Taking the bull by the horns!

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I am fed up with my mother's ideology about living in her own home until she dies. She lives an hours drive away, age 82 and in failing health (severe COPD).
I work and cannot make that commute when she will start needing more medical attention for her failing health. I have started looking into an assisted facility near me that is also close to a hospital and excellent doctors. I am also checking into a nice nearby nursing home if her health disqualifies her for assisted living. I can no longer dwell on when the ulitmate might happen and have to scramble to find a placement for her, it is emotionally eating me alive. Luckily I have DPOA. I have to do something even though my mother refuses to do anything but live in her unrealistic world. I am just wondering if anyone else went ahead to make inquiries about future placements. Any advice would be welcome. My mother owns her own home (paid in full, taxes defered), has a take home income of $2,000 a month, $16,000 in the checking account (and growing), an IRA account of $18,000 and $20,000 cash in safe deposite box. I am joint in checking account and safe deposite box. Live in the Northeast.


Debralee, it sounds like your mother is a woman of modest means, so I don't know how long her money would hold out in AL. It looks like it would be gone within 2 years unless something else is coming in, such as selling the house. I think it is very good to be making plans, though, because it will let you find something she can afford. Things are certainly expensive for elders.

I wondered how difficult having the taxes deferred will make it be to sell the house. There is probably a lien on it that will require the payment of the taxes before the house can be released. Do you know how much is owed on it for the taxes?

I guess if her money runs out, you could apply for a NH under Medicaid. I don't like the way elder care is in the US, but I am glad we have the Medicaid safety net to fall back on.
It can't possibly hurt to find out. Then, if your mother does have any wobbles - a slip in the bath, a nasty moment finding she can't get out of her chair, any little thing that shakes her confidence - you'll have all the options costed and checked and ready to put in front of her.

Do look at options in her neighbourhood too, though. If you were confident she were safe, comfortable and well looked after, it could still fit neatly with your work and the drive but avoid the 'leaving everything she knows behind' issue.

But the main thing is, yes you should definitely do the research now and get ahead of the game, right up to the point of enquiries about availability, and going to have a look round by yourself.
Owning a house, paid in full, in the North East, I would think would be a chunk of change. Depends where of course, but where I am (LI) even the smallest of houses go for very big money. With her monthly income, and (hopefully) interest earning savings ( I would move that cash and checking account balance to a savings account or short term CD) and her monthly check, I would think she would be fine.
She is 82 and in poor health. YOU are NOT. This sounds like you have put a lot of thought into this decision, and I think you are doing what's best for you both.
Good luck, and sleep a little better tonight. The hardest part is over.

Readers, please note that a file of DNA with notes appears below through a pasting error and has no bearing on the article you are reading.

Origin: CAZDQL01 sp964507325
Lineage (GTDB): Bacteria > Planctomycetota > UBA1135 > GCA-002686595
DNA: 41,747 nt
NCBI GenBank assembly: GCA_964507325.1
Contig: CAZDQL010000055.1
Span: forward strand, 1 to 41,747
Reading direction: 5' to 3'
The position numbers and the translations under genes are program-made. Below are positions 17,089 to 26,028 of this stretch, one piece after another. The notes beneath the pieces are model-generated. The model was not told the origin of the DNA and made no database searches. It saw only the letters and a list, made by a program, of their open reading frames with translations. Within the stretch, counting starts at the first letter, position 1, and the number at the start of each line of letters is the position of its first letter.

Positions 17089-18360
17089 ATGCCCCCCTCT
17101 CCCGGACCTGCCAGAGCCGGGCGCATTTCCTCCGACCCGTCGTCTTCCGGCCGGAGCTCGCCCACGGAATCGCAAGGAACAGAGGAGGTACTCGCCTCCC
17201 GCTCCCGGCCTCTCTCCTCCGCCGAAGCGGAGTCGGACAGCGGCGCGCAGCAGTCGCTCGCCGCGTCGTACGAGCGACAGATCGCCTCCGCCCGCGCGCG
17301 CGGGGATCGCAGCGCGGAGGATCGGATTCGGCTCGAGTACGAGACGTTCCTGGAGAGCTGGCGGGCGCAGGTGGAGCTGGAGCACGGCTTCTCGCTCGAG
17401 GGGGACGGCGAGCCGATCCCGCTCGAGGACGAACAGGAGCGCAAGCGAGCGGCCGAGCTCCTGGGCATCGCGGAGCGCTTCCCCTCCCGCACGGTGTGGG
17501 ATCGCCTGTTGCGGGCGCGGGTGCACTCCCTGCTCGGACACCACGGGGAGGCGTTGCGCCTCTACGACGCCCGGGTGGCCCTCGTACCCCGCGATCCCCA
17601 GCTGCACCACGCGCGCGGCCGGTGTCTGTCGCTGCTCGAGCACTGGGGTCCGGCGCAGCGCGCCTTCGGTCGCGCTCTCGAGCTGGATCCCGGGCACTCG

I would make an appt with a Elder law attorney. I also live in the northeast and have seen an Atty in Canton MA...
Absolutely begin the search now! Since you are working, the search has to fit in between your job, visits to Mom and other responsibilities. And, Unless there is other family near where she is now, definitely a place near you. When my Mom started her decline, I began the search. Ultimately, I had checked into 9 ALs before she fell and broke her hip. By the time the hospital visit and rehab had finished an additional 5 places were looked at. Keep good notes and ask lots of questions on your visits. Each place is different and from the comments on these boards, there are significant regional differences in terminology and offerings. In the NE thee is a good chance that you will have many choices and a house that is worth enough to support Mom through a good number of months of care. Good luck
I didn't, of course, mean to imply that you ought not to consult your own convenience when it comes to selecting the right setting for your mother: it is important that it suits you, naturally. What I had in mind was the thought that it can be a mistake to think that daily or very frequent visits from you are the only important factor in her quality of life. Enough is as good as a feast, as they say.

Two or three years ago I went with a friend to help him remove his childhood belongings from his mother's house. She had recently been moved to a nursing home near his brother and the house was to be sold. My friend told me about the struggle his brother had had to persuade her: there hadn't been a problem with health care at her home but she was too far away for the brother and his wife to visit as often as they wanted to, so they'd leant on her. I looked round her sitting room - her needlework table next to her chair, the double aspect views, one out onto her garden, one towards the church where her husband was buried, the dinosaur-era TV that she probably understood how to work - and didn't say anything. It just reminded me that what I think is most important to my mother and what she thinks is most important aren't necessarily the same.

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